After a tense week in which Uganda’s infamous “Kill The Gays” bill seemed to be defeated, then alive and kicking, it looks like the saga is finally over – for now. Uganda’s Parliament originally only conceded to rescheduling the vote until later in the week as a result of international pressure, and ultimately refused to remove the death penalty from the bill’s language. But it now appears that the vote that was rescheduled to Friday never occurred, and the bill has expired, effectively taking it off the table for the time being.
Obviously this news comes as a great relief, and there are reports of celebrations being planned by gay activists in Uganda, whose courage in the face of frightening violence by their government is deeply inspiring and also largely to be credited for any advances or social progress made for queer people in their country. Homosexuality is already illegal in Uganda, and has been since before this bill was ever introduced; protest and political activity by any gay activist in Uganda is dangerous, and their work is to be applauded.
The precise reason for the bill’s being allowed to expire hasn’t been given by the Ugandan Parliament; some online sources are still crediting international pressure and Western authorities, citing the fact that Avaaz gained 1.6 million more petition signatures in the 72 hours before the rescheduled voting time. It may also be worth noting that Amnesty International has directly addressed the newly re-elected Ugandan president Yoweri Museveni, urging him to adhere to a higher standard of human rights, and letting him know that he is under scrutiny. While compelling, their statement doesn’t cover only the abuses that gay and lesbian people in Uganda have suffered, but the general freedoms that all its people are denied:
“The blanket ban against all forms of public assemblies and demonstrations that has been in force since the conclusion of the February 2011 general elections must be immediately lifted, says Amnesty. Walk to Work protests which began on April 11 have been marred by the use of excessive force by security forces, including the use of firearms against crowds which were not posing an imminent threat of death or serious injury, killing at least ten people and injuring dozens more.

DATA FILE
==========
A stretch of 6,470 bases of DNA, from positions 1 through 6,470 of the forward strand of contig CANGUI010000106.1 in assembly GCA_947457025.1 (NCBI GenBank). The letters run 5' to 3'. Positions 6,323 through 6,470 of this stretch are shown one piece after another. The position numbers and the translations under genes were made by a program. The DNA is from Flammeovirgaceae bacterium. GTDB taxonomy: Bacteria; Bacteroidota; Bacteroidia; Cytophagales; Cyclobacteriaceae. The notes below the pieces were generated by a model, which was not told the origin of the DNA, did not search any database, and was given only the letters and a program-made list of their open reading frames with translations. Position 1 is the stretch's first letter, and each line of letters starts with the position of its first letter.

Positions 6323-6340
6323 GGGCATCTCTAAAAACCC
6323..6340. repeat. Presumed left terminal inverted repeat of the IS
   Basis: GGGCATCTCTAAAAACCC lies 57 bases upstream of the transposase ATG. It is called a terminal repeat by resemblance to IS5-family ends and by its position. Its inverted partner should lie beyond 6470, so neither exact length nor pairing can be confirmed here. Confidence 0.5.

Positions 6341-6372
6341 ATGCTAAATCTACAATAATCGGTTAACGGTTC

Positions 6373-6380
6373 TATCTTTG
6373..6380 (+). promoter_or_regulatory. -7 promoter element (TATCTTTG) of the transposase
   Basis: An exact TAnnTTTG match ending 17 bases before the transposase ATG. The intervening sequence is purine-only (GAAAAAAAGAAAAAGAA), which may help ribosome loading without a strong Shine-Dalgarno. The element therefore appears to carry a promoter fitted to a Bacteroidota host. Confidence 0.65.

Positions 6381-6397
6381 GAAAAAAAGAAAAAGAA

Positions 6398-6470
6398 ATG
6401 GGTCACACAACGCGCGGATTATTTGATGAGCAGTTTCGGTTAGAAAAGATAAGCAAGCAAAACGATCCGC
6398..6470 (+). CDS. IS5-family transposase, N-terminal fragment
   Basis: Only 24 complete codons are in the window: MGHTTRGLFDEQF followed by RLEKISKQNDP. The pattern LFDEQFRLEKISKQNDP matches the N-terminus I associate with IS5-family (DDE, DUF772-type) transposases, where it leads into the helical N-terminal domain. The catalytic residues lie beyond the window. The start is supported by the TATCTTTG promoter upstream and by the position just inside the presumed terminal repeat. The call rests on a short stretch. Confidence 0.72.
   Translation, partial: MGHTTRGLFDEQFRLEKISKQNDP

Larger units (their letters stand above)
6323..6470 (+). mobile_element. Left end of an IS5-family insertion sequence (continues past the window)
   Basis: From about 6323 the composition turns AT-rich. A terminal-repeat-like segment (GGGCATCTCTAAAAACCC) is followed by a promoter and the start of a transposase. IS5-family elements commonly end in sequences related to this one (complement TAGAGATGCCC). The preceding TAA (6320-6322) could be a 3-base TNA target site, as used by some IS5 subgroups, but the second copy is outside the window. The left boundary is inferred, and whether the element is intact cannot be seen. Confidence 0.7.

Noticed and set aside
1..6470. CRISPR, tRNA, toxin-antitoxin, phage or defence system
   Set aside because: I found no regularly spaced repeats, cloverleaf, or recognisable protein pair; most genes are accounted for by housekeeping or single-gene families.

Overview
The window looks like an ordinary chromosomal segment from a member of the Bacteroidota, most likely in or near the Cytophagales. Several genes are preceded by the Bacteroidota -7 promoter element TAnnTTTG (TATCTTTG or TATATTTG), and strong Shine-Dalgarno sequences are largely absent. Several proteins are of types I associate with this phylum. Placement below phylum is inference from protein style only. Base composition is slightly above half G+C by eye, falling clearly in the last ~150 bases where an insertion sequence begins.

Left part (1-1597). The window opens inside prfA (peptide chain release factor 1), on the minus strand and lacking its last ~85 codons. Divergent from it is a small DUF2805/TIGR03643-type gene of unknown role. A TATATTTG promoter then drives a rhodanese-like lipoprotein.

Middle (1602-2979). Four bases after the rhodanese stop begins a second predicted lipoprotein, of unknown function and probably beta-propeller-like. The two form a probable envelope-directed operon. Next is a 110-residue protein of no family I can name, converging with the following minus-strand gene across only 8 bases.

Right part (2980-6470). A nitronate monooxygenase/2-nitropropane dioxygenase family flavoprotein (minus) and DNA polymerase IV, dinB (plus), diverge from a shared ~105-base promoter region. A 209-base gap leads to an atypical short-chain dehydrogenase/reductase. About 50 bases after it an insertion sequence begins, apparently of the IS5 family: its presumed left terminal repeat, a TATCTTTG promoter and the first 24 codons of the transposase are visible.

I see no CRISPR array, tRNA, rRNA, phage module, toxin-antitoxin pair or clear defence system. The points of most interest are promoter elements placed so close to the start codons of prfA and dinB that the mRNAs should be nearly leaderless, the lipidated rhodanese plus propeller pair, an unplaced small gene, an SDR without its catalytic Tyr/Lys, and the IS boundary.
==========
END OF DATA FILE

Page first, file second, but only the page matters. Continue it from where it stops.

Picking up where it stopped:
“President Museveni must take immediate steps to improve the freedom of expression in Uganda. Perceived critics of the government have faced harassment and intimidation,” said Michelle Kagari. “The proposed Press and Journalists (Amendment) bill should be withdrawn and the right to peaceful protest upheld.”
Amnesty says it is also worried that torture and ill-treatment by Ugandan security officials remains widespread.”
It’s interesting to note, however, that Museveni was also recently celebrated by the Inter-Africa Committee on Female Genital Mutilation for “his outstanding role in fighting the brutal inhuman practice against women in Uganda, the region and internationally.” While the human rights issues around FGM/FGC are fiercely debated, it does seem like this is one matter that’s taken seriously in a country where peaceful protests are met with violent retribution and gay people are literally criminals. “[Deputy Speaker of Parliament Rebecca Kadaga] said the women of Uganda feel proud of the President for constantly identifying with the plight of women and the girl child.”
The rest of the world celebrates this legal and moral victory with Ugandan activists, with the hope that President Museveni will keep in mind Amnesty International’s words. While the hardships that queer Ugandans live with aren’t over by a long shot, the words of lesbian activist Kasha Jacqueline Nabagasera sort of sum it all up:
Nabagesera, planning the evening’s celebrations, refused to be dismayed by the news that Bahati would fight on.
“It is his right to reintroduce the bill but just as we have ensured the bill did not pass in this Parliament we will do the same in the next,” she said. “The fight has just started.”